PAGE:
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State Republican lawmakers rev up for another year of attacking transgender youth

JUNE 13 2021: Protest at Brooklyn for trans youth rights.
Photo: Shutterstock

Three states are already taking aim at transgender youth and ACLU lawyer Chase Strangio is sounding the alarm.

“It is January which means states will be starting legislative sessions soon and we will again see gratuitous attacks on trans people, particularly trans youth,” he tweeted earlier today.

Related: GOP lawmaker’s inept outrage over Superman’s bisexuality almost broke Twitter

In 2021, over 250 anti-LGBTQ bills were filed in state legislatures all over the country, most of which attacked the rights of transgender youth. Many of the bills sought to ban transgender students from participating in school sports, denying trans youth equal education opportunities, while others would have banned doctors from providing puberty blockers and other gender affirming medical care to trans youth, putting their health, futures, and lives at risk.

While the vast majority of the bills languished in committees, well over a dozen passed. And it looks like Republican lawmakers are at it again this year.

Strangio points to Arizona, where S.B. 1045 was pre-filed by the eccentric state Sen. Wendy Rogers (R). The bill would require school employees to out transgender youth to their parents and ban health professionals from prescribing puberty blockers to transgender youth. The bill specifically targets puberty blockers being prescribed as gender affirming care for trans youth; puberty blockers prescribed for other reasons or to affirm the gender identities of cis youth would still be allowed under Rogers’s bill.

S.B. 1046 in Arizona would ban transgender girls from participating in school sports. State Sen. Rogers – who made headlines last year when she claimed that Superman can’t be bisexual because he loves “Louis Lane” – pre-filed this bill as well.

In Alabama, state Sen. Shay Shelnutt (R) filed S.B. 5 again. The bill would ban health care professionals from providing gender affirming care to transgender youth – defined as people all the way up to 19-years-old – and require school employees to out trans youth tot their parents. Last year, Shelnutt stressed that his bill also includes psychotherapists providing talk therapy; if a therapist affirms a transgender youth’s identity, they could face jail time in Alabama if S.B. 5 becomes law.

Alabama Sen. Tom Whatley (R) voted in favor of the bill last year, although it didn’t make it to a vote in the state’s house. Whatley was later found liking a transgender sex worker’s pictures on social media.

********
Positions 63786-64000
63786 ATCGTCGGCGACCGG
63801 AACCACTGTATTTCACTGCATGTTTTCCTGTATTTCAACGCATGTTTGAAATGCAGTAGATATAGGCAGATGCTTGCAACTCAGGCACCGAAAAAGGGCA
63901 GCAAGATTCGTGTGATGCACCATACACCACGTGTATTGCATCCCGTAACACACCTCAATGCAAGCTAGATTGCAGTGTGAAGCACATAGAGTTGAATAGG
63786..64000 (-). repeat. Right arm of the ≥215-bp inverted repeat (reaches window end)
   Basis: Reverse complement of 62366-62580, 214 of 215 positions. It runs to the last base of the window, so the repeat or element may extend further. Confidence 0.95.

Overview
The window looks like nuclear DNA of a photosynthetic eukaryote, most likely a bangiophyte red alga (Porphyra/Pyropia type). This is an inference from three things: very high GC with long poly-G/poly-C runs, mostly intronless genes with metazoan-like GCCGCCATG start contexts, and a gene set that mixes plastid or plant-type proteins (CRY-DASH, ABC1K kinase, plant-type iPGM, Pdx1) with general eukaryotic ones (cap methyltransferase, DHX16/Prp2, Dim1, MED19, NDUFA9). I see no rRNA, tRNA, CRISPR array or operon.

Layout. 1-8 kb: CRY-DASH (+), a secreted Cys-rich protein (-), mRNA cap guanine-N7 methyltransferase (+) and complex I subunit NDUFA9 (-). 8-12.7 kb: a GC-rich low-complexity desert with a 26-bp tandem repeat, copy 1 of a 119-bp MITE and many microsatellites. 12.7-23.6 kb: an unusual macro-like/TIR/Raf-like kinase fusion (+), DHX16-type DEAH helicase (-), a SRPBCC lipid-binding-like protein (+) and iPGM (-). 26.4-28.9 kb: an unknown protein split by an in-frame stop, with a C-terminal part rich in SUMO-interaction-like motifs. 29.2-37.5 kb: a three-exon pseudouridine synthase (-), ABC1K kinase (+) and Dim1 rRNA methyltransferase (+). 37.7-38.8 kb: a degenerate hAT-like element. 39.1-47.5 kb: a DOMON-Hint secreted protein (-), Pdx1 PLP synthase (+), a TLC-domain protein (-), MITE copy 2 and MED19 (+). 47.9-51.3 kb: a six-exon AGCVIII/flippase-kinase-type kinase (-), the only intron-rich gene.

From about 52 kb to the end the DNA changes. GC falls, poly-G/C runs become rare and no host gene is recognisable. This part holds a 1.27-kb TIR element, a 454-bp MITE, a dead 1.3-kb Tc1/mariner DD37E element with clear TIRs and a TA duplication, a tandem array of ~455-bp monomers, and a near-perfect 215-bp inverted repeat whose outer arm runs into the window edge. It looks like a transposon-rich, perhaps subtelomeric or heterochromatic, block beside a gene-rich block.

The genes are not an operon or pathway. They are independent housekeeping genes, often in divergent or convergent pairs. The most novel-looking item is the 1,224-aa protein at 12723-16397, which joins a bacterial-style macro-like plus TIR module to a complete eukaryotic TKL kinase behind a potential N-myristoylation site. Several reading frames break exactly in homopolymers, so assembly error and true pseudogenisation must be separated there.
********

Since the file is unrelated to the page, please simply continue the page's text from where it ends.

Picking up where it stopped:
In South Dakota, H.B. 1005 would ban transgender youth from using the restroom that aligns with their gender identity. The bathroom bill uses a similar enforcement mechanism to a bill passed in Tennessee last year, allowing cisgender students and their parents to sue school districts if they share a restroom with a transgender student.

Last year the South Dakota state legislature passed a bill to ban transgender girls from participating in school sports, but it was vetoed by Gov. Kristi Noem (R), who said that it needed language changes even though she supported banning transgender girls from school sports. She was scolded in conservative media and she later issued executive orders to ban transgender girls from school sports. The entire debacle engendered bad blood among state Republican lawmakers.

State Rep. Rhonda Milstead (R) was one of the most outspoken critics of Gov. Noem’s mis-steps, calling the veto “an overreach on the part of the executive branch.” And now Milstead has introduced H.B. 1006, which would ban transgender girls and women from participating in school sports and requiring a birth certificate “filed at or near the time of the student’s birth” as proof of one’s “biological sex” to participate in school sports.

Like S.B. 1005, this bill would also empower cisgender students and their families to sue school districts for “psychological, emotional, and physical harm suffered” if a transgender student-athlete is allowed to participate in school sports.

Strangio noted that the enforcement mechanisms of both of the South Dakota bills – allowing private citizens to sue instead of naming a state office as enforcer – echo S.B. 8 in Texas, which allows anyone in the state to sue for a $10,000 bounty if they believe an abortion after the sixth week of pregnancy occurred.

“Remember to begin contacting your state senators and representatives to tell them to oppose any anti-trans bills,” Strangio wrote. “There will also likely be anti-abortion, anti-‘Critical Race Theory,’ and voter suppression measures. Be sure to follow proposed laws in your state and TAKE ACTION.”

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